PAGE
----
There are few issues more contentious in modern parenting than the question of immunization. Whether protection against all of the diseases or none of them, or just a few so as to avoid giving “too many vaccines, too soon”, each parent grapples with the science and stories that frame the great vaccine debate.
Ultimately the decisions surrounding immunization have to be made by the parents of the children in question with as much discernment and factually accurate information as possible. Many faithful, deeply loving Catholic parents find themselves nonetheless on different sides of this question. It is tempting to treat this issue as something that is solely up to each family, where some children are vaccinated and others aren’t but we all can still form a loving community together. Vaccinations choices seem like decisions for our own families which only affect us. I’ve even been directly asked by a non-vaccinating parent and friend, “If you are so sure that vaccines work, why do you care whether my kids are vaccinated or not? If vaccines work, your kid is protected and nothing my kid gets will affect yours anyways.”
It is a persuasive argument in some ways, and yet I still can’t help but think…am I my brother’s keeper? Should I be my brother’s keeper? My faith teaches that my responsibility to others extends well past the confines of the walls of our family home. It means seeing Christ in the face of the child with cystic fibrosis, knowing that my healthy child will probably recover from flu without incident but the child behind us at church may be less fortunate. It means knowing that concern for fetal life extends to protecting children before birth from all harm, including the harm caused by rubella, varicella or measles. It means concern for the immunosuppressed child, the teenager with Down Syndrome, the father on chemotherapy, the grandmother in fragile health.
Sometimes the choices we make for others are big. They are visibly important and speak about how deep our commitment to our faith is. We open not just our hearts but our home to the child needing a family. We take our children to the retirement home for elderly religious to visit with them. We protest against the convicted criminal’s death through the unjust use of capital punishment.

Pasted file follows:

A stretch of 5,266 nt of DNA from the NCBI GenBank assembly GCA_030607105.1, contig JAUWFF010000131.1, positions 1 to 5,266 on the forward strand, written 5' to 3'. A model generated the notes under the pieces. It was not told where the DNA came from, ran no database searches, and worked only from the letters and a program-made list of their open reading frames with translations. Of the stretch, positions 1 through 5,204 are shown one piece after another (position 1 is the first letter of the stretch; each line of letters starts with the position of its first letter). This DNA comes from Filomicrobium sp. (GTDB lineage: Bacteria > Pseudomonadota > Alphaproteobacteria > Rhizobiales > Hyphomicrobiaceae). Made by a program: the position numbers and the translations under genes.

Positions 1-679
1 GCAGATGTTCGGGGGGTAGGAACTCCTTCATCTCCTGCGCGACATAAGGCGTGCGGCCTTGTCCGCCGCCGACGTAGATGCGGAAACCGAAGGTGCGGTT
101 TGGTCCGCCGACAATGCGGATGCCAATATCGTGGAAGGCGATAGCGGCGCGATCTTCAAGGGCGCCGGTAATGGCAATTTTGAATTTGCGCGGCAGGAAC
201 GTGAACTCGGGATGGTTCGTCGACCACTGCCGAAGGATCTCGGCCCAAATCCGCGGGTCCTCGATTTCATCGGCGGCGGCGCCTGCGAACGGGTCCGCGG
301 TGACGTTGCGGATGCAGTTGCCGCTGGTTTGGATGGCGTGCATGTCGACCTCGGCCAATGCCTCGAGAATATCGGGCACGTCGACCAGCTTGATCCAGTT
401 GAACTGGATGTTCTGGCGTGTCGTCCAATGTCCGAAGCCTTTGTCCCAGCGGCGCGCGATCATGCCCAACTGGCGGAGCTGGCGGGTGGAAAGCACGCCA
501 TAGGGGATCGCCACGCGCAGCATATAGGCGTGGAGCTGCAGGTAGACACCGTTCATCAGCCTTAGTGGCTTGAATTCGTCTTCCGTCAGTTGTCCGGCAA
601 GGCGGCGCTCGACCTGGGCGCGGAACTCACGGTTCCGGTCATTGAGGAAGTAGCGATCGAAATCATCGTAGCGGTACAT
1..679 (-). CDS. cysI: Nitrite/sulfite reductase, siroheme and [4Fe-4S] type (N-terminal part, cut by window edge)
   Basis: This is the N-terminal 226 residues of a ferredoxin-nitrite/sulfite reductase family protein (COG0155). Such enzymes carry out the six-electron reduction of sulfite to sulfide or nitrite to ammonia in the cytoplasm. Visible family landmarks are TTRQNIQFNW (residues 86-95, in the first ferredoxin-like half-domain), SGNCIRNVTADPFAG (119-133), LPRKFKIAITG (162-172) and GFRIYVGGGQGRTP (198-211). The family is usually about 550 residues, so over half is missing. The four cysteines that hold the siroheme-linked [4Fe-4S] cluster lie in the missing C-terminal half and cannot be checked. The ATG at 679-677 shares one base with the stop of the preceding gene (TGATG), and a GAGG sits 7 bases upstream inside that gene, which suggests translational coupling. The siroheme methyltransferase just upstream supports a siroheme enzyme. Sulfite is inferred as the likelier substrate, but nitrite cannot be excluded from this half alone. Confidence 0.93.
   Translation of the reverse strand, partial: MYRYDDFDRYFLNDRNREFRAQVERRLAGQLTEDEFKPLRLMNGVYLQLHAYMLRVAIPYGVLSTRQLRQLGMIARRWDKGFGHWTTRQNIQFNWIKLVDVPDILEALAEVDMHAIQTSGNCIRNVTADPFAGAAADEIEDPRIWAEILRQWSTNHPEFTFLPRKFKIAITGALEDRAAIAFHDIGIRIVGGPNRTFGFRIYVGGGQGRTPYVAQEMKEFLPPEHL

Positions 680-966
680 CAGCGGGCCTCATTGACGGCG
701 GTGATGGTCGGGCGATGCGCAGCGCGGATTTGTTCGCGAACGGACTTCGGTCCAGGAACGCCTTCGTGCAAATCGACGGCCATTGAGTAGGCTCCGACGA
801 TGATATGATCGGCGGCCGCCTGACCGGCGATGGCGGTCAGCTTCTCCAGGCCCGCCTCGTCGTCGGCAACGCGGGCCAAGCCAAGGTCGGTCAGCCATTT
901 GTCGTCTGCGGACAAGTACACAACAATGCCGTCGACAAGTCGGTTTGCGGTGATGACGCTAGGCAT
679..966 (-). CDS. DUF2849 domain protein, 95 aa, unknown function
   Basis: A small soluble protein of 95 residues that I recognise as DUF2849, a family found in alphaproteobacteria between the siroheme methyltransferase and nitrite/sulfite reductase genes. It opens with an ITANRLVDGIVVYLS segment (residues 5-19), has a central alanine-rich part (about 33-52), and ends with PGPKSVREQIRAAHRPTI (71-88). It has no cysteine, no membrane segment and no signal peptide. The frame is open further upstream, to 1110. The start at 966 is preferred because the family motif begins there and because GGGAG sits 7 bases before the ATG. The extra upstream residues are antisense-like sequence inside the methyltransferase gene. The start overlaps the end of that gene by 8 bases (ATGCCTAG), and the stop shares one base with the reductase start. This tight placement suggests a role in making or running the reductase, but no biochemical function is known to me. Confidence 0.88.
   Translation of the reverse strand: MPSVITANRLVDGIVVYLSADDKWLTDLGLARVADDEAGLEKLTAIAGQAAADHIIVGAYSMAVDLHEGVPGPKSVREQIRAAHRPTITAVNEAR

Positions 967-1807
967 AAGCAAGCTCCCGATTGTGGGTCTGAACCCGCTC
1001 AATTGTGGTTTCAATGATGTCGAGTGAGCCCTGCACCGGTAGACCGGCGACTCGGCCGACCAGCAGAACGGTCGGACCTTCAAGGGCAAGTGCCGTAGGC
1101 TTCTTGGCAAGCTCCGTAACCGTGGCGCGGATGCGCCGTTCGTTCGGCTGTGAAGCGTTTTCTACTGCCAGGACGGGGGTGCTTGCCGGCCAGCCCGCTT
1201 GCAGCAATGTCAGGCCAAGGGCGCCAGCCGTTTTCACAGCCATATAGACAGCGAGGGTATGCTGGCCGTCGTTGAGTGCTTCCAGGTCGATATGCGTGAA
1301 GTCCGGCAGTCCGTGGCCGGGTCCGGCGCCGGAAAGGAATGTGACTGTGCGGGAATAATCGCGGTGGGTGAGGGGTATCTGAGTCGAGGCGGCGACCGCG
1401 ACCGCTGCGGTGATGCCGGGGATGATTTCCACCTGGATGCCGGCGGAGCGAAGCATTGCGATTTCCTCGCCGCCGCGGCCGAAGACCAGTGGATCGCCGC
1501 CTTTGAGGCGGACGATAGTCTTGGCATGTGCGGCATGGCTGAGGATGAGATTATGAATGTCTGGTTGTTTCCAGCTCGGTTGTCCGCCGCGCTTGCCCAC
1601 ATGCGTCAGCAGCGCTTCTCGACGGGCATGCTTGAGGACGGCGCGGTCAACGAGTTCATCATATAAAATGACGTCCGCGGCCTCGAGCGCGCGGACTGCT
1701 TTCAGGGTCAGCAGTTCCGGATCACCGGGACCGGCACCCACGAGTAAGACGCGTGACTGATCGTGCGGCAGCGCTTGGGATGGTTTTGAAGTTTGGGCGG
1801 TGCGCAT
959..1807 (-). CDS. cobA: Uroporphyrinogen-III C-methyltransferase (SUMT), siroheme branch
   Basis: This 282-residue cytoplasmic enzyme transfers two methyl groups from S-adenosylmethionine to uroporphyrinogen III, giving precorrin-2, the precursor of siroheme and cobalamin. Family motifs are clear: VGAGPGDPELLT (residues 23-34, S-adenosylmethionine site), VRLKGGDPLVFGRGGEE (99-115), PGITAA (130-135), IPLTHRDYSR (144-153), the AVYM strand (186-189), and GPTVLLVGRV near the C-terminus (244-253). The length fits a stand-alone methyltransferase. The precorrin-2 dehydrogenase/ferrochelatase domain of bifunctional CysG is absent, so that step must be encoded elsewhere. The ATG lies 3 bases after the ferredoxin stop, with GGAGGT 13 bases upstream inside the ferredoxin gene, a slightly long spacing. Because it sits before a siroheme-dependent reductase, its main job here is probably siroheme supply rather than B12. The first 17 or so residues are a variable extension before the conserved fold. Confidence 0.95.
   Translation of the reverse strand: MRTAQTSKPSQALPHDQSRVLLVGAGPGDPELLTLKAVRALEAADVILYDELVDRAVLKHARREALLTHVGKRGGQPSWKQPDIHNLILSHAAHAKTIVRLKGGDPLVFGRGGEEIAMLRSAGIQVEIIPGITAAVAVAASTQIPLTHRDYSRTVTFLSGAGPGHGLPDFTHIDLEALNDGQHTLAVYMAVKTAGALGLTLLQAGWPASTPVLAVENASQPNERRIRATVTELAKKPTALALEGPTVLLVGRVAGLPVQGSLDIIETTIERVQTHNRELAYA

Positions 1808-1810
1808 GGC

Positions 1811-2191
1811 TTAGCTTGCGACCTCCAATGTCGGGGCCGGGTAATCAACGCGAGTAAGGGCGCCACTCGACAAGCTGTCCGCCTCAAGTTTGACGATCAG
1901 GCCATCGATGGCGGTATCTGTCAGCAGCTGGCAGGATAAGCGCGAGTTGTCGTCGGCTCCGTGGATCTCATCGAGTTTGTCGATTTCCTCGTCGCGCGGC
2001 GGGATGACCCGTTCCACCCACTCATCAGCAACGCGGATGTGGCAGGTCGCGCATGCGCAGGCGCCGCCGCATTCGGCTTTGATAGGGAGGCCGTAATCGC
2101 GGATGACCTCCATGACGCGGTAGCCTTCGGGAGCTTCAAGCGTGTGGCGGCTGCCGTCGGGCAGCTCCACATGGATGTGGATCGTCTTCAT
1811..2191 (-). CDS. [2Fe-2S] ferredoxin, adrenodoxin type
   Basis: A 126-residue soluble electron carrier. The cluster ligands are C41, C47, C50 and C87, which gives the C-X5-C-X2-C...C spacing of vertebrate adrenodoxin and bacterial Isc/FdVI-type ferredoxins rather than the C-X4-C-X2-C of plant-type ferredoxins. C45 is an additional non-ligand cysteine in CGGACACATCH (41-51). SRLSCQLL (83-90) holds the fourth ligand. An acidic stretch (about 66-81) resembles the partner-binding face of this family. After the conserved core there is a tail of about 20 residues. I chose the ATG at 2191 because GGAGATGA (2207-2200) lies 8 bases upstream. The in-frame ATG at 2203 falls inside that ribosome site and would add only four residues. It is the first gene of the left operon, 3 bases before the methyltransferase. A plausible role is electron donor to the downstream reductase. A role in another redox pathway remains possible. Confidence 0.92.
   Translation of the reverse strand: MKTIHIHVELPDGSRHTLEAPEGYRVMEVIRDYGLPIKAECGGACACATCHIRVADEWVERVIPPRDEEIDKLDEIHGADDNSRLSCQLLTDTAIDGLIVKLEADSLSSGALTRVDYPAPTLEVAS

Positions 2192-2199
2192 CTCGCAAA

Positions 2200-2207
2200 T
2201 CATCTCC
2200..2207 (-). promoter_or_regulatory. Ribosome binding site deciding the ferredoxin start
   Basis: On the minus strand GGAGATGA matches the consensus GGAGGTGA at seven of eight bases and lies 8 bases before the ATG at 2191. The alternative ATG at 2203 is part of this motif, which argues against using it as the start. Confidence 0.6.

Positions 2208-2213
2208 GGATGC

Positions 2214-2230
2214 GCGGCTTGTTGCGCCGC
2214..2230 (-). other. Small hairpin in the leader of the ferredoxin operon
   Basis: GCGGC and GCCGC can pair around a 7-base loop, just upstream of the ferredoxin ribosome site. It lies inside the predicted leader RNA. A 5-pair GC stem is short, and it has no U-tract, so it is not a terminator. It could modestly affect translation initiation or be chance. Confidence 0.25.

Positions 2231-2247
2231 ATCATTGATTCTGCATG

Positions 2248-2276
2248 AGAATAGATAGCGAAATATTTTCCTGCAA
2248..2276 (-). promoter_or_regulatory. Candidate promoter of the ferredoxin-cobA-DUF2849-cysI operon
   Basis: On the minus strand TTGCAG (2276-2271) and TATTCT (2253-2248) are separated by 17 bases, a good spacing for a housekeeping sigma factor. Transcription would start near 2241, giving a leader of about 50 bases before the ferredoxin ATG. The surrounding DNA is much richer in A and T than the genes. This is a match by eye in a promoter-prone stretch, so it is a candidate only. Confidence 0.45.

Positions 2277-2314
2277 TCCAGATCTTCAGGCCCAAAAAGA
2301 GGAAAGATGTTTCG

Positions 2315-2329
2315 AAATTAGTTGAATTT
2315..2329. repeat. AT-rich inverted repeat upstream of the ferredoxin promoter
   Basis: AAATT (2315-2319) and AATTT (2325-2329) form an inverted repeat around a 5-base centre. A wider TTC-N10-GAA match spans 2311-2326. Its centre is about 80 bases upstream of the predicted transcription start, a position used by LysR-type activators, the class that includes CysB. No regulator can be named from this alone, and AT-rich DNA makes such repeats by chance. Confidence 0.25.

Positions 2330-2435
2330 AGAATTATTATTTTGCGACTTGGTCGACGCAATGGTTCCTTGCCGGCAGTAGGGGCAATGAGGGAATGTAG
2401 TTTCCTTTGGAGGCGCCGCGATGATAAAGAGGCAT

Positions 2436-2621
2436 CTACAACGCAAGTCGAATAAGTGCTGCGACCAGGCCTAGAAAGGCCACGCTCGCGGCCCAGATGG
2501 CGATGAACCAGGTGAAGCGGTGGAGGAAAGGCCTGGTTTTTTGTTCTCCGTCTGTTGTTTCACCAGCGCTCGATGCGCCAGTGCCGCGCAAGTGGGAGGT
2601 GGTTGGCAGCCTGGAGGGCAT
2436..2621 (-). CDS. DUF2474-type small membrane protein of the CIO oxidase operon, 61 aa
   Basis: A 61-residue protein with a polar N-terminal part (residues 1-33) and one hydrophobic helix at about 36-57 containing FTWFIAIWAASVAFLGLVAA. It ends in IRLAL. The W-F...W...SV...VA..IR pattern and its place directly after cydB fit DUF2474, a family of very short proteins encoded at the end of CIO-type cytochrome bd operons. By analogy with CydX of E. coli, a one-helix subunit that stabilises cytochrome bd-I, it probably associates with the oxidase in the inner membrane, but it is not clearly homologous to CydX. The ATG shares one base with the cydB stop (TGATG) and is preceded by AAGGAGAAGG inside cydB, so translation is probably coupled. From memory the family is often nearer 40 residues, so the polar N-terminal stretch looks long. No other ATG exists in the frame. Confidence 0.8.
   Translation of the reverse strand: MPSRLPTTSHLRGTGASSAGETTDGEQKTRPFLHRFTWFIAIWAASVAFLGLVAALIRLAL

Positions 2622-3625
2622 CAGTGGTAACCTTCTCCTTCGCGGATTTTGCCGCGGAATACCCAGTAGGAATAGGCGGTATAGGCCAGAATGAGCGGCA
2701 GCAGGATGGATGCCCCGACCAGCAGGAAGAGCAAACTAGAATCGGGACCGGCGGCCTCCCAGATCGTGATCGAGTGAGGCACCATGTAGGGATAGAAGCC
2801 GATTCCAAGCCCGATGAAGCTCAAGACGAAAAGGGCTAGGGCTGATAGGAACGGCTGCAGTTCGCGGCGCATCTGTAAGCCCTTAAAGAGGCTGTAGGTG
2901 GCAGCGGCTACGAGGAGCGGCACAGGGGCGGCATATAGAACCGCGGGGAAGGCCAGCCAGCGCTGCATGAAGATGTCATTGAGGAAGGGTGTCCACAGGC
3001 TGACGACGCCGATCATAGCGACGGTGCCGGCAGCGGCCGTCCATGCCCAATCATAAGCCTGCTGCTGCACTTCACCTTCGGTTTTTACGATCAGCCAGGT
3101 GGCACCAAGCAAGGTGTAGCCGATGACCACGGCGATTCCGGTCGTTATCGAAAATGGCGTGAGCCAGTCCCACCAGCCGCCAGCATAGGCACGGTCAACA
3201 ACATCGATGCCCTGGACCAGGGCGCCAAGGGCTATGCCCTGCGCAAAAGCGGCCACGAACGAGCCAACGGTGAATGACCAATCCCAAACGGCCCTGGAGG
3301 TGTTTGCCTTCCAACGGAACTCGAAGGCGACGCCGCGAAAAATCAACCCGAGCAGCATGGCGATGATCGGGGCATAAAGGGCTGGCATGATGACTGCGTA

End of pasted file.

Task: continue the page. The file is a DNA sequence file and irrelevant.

But sometimes the choices we make are small, almost invisible to the world. These small acts of charity are as critical and as meaningful as the loudest, most public profession of faith. Because the truth is that we are our brothers’ keepers. We are our sisters’ keepers. We are called to love all but particularly those whom the world might deem expendable. We stand with the weak and takes steps to ensure that no harm comes to them. That is why it isn’t enough to say, “But my child is healthy, so a choice to leave them unvaccinated isn’t wrong.” When we act with complacency towards these diseases, what we are essentially saying is “It’s ok that these diseases are around. Bad things will only ever happen to somebody else’s child, and that just isn’t my responsibility or concern.”
Through our indifference the suffering Christ in every child harmed by a preventable disease becomes invisible to us, and by our choices we build up the very same culture of death against which we carried signs and sang hymns seeking God’s mercy. We are the keepers of the weak, the unborn, the young, the elderly, the pregnant mother or otherwise infirm human being created in the image of God. We owe to them a genuine culture of life in which to participate as fully as possible, including protecting them from infectious diseases wherever we can.
We are accountable to God, and to each other. By our choices we participate in a culture that embraces life, or not. One that affirms the value of each person as an irreplaceable gift, or not. Parents who choose to leave their children unvaccinated are accountable to their children and to the vulnerable who may be harmed through their choices, even when their choices are made under pursuit of the good and with loving intentions. But it is never too late to ask the hard questions on this topic, never too late to seek education from the leading scientific authorities on any worries one may have, never too late to start quietly building a culture that preserves and protects life at every stage, one child, one shot at a time.